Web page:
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High resolution upwind and centred methods are today a mature generation of computational techniques applicable to a wide range of engineering and scientific disciplines, Computational Fluid Dynamics (CFD) being the most prominent up to now. This textbook gives a comprehensive, coherent and practical presentation of this class of techniques. The book is designed to provide readers with an understanding of the basic concepts, some of the underlying theory, the ability to critically use the current research papers on the subject, and, above all, with the required information for the practical implementation of the methods. Direct applicability of the methods include: compressible, steady, unsteady, reactive, viscous, non-viscous and free surface flows. For this third edition the book was thoroughly revised and contains substantially more, and new material both in its fundamental as well as in its applied parts.



1. The Equations of Fluid Dynamics

In this chapter we present the governing equations for the dynamics of a compressible material, such as a gas, along with closure conditions in the form of equations of state. Equations of state are statements about the nature of the material in question and require some notions from Thermodynamics. There is no attempt to provide an exhaustive and rigourous derivation of the equations of continuum mechanics; such a task is beyond the scope of this book. Instead, we give a fairly self–contained summary of the equations and the Thermodynamics in a manner that is immediately useful to the main purpose of this book, namely the detailed treatment of Riemann solvers and numerical methods.
Eleuterio F. Toro

2. Notions on Hyperbolic Partial Differential Equations

In this chapter we study some elementary properties of a class of hyperbolic Partial Differential Equations (PDEs). The selected aspects of the equations are those thought to be essential for the analysis of the equations of fluid flow and the implementation of numerical methods. For general background on PDEs we recommend the book by John [272] and particularly the one by Zachmanoglou and Thoe [596]. The discretisation techniques studied in this book are strongly based on the underlying Physics and mathematical properties of PDEs. It is therefore justified to devote some effort to some fundamentals on PDEs. Here we deal almost exclusively with hyperbolic PDEs and hyperbolic conservation laws in particular. There are three main reasons for this: (i) The equations of compressible fluid flow reduce to hyperbolic systems, the Euler equations, when the effects of viscosity and heat conduction are neglected. (ii) Numerically, it is generally accepted that the hyperbolic terms of the PDEs of fluid flow are the terms that pose the most stringent requirements on the discretisation techniques. (iii) The theory of hyperbolic systems is much more advanced than that for more complete mathematical models, such as the Navier–Stokes equations. In addition, there has in recent years been a noticeable increase in research and development activities centred on the theme of hyperbolic problems, as these cover a wide range of areas of scientific and technological interest.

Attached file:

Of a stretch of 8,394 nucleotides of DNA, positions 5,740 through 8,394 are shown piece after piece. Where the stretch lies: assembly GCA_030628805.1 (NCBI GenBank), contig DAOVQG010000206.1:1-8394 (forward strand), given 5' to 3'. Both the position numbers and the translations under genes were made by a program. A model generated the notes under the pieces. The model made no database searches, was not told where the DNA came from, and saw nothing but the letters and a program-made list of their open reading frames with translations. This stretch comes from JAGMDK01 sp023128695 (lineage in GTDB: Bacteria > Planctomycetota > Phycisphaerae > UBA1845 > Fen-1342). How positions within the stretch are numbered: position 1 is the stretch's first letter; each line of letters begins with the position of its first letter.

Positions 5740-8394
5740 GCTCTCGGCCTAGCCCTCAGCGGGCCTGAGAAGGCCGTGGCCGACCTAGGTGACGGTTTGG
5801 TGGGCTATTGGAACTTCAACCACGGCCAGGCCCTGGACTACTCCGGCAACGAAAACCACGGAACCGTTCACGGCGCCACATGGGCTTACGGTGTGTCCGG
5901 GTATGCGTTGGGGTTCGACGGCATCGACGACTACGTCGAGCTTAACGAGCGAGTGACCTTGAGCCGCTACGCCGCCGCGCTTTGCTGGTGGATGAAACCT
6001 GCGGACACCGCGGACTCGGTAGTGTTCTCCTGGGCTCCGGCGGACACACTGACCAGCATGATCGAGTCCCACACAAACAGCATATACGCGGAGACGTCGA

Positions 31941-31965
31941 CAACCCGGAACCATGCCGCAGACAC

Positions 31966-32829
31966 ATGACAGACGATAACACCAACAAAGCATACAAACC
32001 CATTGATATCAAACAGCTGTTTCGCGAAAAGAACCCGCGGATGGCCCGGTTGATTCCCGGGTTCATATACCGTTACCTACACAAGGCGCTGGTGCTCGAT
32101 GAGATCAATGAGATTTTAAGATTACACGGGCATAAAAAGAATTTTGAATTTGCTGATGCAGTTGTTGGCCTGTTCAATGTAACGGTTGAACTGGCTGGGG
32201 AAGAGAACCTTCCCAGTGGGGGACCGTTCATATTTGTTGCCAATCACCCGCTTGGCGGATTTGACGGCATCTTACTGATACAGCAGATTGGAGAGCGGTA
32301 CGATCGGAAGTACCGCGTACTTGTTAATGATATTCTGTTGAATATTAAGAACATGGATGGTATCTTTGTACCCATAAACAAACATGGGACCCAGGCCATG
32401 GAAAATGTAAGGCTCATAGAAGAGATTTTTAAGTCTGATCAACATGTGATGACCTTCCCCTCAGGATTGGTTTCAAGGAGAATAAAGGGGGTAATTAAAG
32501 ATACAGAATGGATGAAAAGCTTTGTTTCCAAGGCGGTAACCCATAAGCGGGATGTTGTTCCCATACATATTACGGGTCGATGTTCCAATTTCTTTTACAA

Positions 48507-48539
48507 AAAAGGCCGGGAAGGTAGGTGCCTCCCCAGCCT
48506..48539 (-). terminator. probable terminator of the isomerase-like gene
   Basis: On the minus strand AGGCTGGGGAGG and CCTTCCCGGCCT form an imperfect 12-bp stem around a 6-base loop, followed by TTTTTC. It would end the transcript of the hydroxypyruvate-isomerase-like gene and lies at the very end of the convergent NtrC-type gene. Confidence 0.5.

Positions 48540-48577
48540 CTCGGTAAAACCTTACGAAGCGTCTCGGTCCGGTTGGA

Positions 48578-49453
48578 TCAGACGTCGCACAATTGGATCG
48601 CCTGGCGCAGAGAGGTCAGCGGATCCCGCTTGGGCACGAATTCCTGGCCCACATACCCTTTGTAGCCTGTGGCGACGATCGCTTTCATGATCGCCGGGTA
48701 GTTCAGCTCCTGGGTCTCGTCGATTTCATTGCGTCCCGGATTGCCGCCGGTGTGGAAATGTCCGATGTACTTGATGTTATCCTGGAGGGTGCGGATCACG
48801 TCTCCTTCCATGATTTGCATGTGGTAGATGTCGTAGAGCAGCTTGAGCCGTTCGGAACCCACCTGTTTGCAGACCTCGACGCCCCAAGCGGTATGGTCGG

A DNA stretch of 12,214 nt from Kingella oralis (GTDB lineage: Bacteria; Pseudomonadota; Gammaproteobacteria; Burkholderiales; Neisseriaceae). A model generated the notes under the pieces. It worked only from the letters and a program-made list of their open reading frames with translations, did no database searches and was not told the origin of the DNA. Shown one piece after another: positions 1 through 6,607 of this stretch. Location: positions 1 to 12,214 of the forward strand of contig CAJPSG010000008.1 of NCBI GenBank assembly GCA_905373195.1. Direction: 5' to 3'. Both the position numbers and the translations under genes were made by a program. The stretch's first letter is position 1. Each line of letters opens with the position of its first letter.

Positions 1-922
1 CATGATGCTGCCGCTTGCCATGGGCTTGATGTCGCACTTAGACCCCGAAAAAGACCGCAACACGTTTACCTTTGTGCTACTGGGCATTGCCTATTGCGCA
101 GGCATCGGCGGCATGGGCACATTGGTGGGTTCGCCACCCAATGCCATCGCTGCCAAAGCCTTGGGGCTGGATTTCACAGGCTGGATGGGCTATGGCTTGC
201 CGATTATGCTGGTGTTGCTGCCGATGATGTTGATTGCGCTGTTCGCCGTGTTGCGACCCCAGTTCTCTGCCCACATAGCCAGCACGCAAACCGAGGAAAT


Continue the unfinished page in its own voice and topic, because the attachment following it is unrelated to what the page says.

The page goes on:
Eleuterio F. Toro

3. Some Properties of the Euler Equations

In this chapter we apply the mathematical tools presented in Chap. 2 to analyse some of the basic properties of the time–dependent Euler equations. As seen in Chap. 1, the Euler equations result from neglecting the effects of viscosity, heat conduction and body forces on a compressible medium. Here we show that these equations are a system of hyperbolic conservations laws and study some of their mathematical properties. In particular, we study those properties that are essential for finding the solution of the Riemann problem in Chap. 4. We analyse the eigenstructure of the equations, that is, we find eigenvalues and eigenvectors; we study properties of the characteristic fields and establish basic relations across rarefactions, contacts and shock waves. It is worth remarking that the process of finding eigenvalues and eigenvectors usually involves a fair amount of algebra as well as some familiarity with basic physical quantities and their relations. For very complex systems of equations finding eigenvalues and eigenvectors may require the use of symbolic manipulators. Useful background reading for this chapter is found in Chaps. 1 and 2.
Eleuterio F. Toro

4. The Riemann Problem for the Euler Equations

In his classical paper of 1959, Godunov [216] presented a conservative extension of the first–order upwind scheme of Courant, Isaacson and Rees [144] to non–linear systems of hyperbolic conservation laws. The key ingredient of the scheme is the solution of the Riemann problem. The purpose of this chapter is to provide a detailed presentation of the complete, exact solution to the Riemann problem for the one–dimensional, time–dependent Euler equations for ideal and covolume gases, including vacuum conditions. The methodology can then be applied to other hyperbolic systems.
Eleuterio F. Toro

5. Notions on Numerical Methods

We assume the reader to be familiar with some basic concepts on numerical methods for partial differential equations in general. In particular, we shall assume the concepts of truncation error, order of accuracy, consistency, modified equation, stability and convergence. For background on these concepts the reader may consult virtually any standard book on numerical methods for differential equations. As general references, useful textbooks are those of Smith [450], Anderson et. al. [7], Mitchell and Griffiths [352], Roache [405], Richtmyer and Morton [402], Hoffmann [253] and Fletcher [192]. Very relevant textbooks to the main themes of this book are Sod [454], Holt [254], Hirsch Volumes I [251] and II [252], LeVeque [308], Godlewski and Raviart [215], Kröoner [291] and Thomas [484].